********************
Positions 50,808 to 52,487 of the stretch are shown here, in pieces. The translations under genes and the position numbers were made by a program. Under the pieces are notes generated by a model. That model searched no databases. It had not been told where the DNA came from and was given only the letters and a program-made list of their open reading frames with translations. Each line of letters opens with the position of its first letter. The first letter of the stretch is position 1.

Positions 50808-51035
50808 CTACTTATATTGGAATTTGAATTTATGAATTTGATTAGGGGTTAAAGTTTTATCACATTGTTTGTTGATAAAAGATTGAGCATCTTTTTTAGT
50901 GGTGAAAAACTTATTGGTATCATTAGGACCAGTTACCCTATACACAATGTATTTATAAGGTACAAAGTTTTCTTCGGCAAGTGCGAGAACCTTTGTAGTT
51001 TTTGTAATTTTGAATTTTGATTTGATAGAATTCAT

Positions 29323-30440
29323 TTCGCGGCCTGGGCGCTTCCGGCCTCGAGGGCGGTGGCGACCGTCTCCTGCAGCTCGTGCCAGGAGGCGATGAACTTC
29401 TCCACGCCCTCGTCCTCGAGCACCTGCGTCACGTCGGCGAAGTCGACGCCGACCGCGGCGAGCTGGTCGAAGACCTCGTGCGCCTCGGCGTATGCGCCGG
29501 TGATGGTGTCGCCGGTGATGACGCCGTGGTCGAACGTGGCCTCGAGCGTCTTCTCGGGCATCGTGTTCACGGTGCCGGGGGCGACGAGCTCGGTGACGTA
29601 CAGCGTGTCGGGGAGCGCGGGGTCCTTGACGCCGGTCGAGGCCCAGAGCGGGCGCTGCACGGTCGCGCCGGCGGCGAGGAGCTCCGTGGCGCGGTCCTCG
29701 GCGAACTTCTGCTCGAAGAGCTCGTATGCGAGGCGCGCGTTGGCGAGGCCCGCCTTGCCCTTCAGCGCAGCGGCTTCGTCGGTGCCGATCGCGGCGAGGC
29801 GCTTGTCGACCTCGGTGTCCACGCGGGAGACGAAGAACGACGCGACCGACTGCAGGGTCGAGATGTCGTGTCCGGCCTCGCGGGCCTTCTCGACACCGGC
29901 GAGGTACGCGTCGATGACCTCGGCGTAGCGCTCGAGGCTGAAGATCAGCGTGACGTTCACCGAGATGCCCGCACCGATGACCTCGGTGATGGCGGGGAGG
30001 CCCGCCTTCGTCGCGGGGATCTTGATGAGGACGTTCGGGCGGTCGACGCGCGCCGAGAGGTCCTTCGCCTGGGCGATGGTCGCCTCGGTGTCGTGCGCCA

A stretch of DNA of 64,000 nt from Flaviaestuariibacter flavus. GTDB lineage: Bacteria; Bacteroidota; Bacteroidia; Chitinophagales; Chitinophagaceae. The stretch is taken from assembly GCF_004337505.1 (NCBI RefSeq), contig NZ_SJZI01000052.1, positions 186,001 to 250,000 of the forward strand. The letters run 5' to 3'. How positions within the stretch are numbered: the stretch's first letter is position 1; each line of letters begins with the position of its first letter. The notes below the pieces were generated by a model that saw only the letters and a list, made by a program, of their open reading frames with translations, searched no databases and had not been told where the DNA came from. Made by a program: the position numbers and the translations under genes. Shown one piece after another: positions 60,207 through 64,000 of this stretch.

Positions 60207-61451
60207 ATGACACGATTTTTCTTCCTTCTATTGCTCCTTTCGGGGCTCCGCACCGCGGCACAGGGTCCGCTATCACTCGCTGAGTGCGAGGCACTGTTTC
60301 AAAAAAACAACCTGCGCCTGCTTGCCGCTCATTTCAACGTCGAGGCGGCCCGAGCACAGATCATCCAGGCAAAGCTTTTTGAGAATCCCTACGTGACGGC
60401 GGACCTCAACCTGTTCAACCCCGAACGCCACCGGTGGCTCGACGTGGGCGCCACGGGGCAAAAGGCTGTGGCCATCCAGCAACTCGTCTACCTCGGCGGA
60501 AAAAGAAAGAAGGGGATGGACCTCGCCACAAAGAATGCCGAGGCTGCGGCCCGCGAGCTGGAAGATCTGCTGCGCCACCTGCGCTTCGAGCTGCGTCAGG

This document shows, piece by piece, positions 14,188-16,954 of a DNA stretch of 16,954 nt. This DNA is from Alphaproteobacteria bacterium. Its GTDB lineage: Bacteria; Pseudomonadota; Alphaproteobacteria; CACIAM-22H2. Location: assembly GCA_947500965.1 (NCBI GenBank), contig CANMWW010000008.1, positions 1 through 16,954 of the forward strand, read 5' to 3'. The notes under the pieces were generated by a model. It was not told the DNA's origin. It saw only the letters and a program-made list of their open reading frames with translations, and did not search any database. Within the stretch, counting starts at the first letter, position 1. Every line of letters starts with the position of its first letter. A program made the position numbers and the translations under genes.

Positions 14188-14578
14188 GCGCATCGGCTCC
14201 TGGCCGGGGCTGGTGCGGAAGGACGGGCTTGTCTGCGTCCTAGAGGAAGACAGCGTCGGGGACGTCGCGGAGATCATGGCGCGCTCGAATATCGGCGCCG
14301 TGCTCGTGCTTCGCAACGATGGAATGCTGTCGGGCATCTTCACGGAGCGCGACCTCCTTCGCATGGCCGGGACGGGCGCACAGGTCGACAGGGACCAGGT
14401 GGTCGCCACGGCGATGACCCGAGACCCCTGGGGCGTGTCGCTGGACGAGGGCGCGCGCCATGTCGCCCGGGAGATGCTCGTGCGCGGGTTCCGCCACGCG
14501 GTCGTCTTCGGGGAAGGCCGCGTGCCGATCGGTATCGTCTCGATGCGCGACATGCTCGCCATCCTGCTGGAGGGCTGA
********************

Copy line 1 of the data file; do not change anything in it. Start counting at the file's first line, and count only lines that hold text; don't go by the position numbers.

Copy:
Positions 50,808 to 52,487 of the stretch are shown here, in pieces. The translations under genes and the position numbers were made by a program. Under the pieces are notes generated by a model. That model searched no databases. It had not been told where the DNA came from and was given only the letters and a program-made list of their open reading frames with translations. Each line of letters opens with the position of its first letter. The first letter of the stretch is position 1.